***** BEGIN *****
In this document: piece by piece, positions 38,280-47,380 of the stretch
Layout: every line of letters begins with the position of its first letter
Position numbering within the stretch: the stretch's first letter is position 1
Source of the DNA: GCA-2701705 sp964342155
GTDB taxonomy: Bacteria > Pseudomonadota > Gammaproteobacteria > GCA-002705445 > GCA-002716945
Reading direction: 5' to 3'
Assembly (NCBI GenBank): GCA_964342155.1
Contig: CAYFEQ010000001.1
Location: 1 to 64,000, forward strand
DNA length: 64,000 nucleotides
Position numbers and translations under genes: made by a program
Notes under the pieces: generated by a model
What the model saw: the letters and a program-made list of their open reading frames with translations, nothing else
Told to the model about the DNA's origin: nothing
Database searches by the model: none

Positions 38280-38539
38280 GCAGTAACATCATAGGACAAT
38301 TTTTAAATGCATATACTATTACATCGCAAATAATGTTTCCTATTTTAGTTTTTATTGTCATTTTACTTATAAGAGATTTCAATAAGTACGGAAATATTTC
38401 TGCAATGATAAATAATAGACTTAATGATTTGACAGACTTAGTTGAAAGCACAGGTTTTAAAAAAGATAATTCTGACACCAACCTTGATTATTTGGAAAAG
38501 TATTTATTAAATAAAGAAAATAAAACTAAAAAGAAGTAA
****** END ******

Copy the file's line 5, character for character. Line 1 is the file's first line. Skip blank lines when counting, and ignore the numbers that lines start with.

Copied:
GTDB taxonomy: Bacteria > Pseudomonadota > Gammaproteobacteria > GCA-002705445 > GCA-002716945